• Maintain flexibility in the core features of a “reasonably designed” wellness program.
  • Allow for program innovation to create new evidence on wellness strategies for specific populations.

The final rule expressly used this language and granted both of these requests. CCA is also cited in the language of the final rule:

“Currently, insufficient broad-based evidence makes it difficult to definitively assess the impact of workplace wellness on health outcomes and cost; however, available evidence suggests that wellness programs may have some effect on improving health outcomes. The RAND Corporation’s analysis of the Care Continuum Alliance (CCA) database found statistically significant and clinically meaningful improvements in exercise frequency, smoking behavior, and weight control between wellness program participants and non-participants.”

The Departments anticipate that future sub-regulatory guidance may be needed to further clarify portions of this final rule, and will issue such guidance as necessary.

Some Key Points about the Final Rule

  • Clarifies the scope of HIPAA and the Affordable Care Act rules governing wellness programs.
  • Outlines criteria for “an affirmative defense that can be used by plans and issuers” in a claim regarding compliance with HIPAA provisions.
  • Offers detailed steps a plan or issuer can take to ensure wellness programs are reasonably designed and also what constitutes a “reasonable alternative standard”.

Last Thought

The language of the rule reads:

“These final regulations continue to provide plans and issuers flexibility and encourage innovation.”

Final rule on Incentives for Nondiscriminatory Wellness Programs in Group Health Plans

CCA Comments and Recommendations to EEOC on Wellness Programs and Incentives

May 23, 2013

The Honorable Jacqueline Berrien, Chair

The Honorable Constance Barker, Commissioner

The Honorable Chai Feldblum, Commissioner

The Honorable Victoria Lipnic, Commissioner

The Honorable Jenny Yang, Commissioner

The Honorable P. David Lopez, General Counsel

U.S. Equal Employment Opportunity Commission

Re: Wellness Programs and Incentives

Dear Sir or Madam,

The Care Continuum Alliance (CCA) welcomes this opportunity to comment on the discussion at the May 8th EEOC public meeting on “Wellness Programs Under Federal EEOC Laws” in Washington, D.C. We are a non-profit association of almost 200 companies. CCA convenes all stakeholders in the population health management industry. Our members design and provide services, programs and tools to better coordinate care for all patients along the continuum, from the healthy to those with chronic conditions. Through advocacy, research and education, we advance strategies that increase quality in the health care system while reducing costs.

CCA appreciates your thoughtful consideration and careful attention to the value of worksite wellness programs and incentives. We observed in your meeting that a significant portion of the discussion revolved around the “voluntary” aspect of workplace wellness programs. Jointly-issued 2006 final regulations on Nondiscrimination and Wellness Programs by the Department of Labor, Department of the Treasury and Department of Health and Human Services expressly identify the five-prong Health Information Portability and Accountability Act (HIPAA) standard as the appropriate metric for evaluating the “voluntary” aspect of worksite wellness programs.[1] The EEOC also referenced this standard in its 2008 final rule, acknowledging that Title II of the Genetic Information Nondiscrimination Act allows covered entities to offer incentives for participating in wellness programs.[2]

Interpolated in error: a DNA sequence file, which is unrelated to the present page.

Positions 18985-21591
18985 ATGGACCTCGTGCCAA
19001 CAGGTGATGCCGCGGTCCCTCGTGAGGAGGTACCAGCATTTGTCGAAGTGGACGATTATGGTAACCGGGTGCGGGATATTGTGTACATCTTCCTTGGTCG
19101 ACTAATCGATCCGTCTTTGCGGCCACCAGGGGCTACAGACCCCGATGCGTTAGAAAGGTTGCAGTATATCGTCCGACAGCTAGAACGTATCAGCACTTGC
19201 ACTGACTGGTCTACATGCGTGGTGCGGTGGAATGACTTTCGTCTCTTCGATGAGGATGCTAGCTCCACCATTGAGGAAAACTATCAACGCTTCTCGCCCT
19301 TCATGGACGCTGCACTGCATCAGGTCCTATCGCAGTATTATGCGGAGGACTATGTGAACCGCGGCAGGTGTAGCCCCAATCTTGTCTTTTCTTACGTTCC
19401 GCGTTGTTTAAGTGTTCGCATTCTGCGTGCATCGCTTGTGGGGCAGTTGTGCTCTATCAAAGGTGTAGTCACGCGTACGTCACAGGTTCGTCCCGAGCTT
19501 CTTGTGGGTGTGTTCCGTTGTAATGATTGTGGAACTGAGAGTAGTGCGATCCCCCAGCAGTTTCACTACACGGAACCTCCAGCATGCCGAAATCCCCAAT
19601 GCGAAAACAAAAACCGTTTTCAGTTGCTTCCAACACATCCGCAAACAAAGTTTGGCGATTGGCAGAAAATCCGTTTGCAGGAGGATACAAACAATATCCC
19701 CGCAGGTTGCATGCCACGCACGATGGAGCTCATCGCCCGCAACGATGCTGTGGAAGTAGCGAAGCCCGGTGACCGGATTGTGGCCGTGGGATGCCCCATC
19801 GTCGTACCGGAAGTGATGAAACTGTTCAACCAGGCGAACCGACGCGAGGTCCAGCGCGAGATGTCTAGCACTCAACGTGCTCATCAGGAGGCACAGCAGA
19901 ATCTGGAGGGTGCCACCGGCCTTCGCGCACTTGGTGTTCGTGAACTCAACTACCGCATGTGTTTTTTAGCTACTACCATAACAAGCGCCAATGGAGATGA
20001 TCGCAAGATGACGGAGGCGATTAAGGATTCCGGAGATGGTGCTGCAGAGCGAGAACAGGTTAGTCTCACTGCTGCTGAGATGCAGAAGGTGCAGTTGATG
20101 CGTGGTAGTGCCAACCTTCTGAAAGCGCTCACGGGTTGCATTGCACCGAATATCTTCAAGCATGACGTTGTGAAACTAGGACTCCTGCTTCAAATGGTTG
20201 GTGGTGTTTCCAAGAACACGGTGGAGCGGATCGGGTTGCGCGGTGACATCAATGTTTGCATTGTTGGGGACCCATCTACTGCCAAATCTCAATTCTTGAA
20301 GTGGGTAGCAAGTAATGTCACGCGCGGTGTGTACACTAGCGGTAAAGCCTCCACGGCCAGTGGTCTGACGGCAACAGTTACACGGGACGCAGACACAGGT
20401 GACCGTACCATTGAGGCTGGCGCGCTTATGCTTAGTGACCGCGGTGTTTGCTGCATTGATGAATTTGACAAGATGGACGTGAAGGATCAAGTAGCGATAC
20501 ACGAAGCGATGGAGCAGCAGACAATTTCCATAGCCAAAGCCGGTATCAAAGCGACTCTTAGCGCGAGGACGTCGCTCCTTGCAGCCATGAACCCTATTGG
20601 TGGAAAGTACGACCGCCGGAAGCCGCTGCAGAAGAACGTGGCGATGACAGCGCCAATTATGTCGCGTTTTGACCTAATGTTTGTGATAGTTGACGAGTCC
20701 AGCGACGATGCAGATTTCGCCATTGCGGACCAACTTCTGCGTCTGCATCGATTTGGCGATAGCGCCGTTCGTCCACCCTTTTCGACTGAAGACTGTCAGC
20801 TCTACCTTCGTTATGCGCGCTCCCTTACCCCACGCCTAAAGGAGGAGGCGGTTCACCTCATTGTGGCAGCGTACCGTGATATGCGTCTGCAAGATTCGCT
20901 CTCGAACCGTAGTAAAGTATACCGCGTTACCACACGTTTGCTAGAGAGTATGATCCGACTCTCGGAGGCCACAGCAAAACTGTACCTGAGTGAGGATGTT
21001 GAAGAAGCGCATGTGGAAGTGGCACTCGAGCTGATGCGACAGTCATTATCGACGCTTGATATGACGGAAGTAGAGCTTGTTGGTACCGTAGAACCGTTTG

The HIPAA five-prong test states that wellness programs offering rewards based on achieving a particular health status are voluntary if: (1) the reward does not exceed 30 percent of the cost of the individual’s health coverage or 50 percent in relation to tobacco; (2) the program is reasonably designed to promote health or prevent disease; (3) individuals have the opportunity to qualify for the reward at least once annually; (4) the reward is available to all similarly situated individuals; and (5) disclosure of a reasonable alternative standard if the terms of the program are described.[3],[4] Please also note the useful Wellness Program Analysis and Checklist provided by the Department of Labor to clarify application of the existing HIPAA standard.[5]

CCA supports this HIPAA standard as the appropriate metric. We encourage the EEOC to adopt this standard and issue such guidance to employers. This will alleviate confusion and concern regarding the possibility of additional regulatory hurdles for worksite wellness programs.[6] Confusion often leads employers to simply withdraw or abstain from offering even well-designed evidence-based wellness and incentive programs. The HIPAA standard aligns with CCA’s and the EEOC’s shared goal of promoting and improving health, while prohibiting discrimination in an employee’s eligibility or ability to participate in wellness programs.[7] Furthermore, applying the standard to worksite wellness programs offers compelling advantages over forging new compliance requirements. Using this standard in the context of worksite wellness programs would be a natural extension from its current application with group health plans, ensuring consistent and streamlined regulatory requirements around wellness programs in the health industry. Also, many employers with well-received and successfully implemented wellness programs currently use the five-prong HIPAA standard. This indicates that the standard operates as a strong functional basis for future EEOC guidance.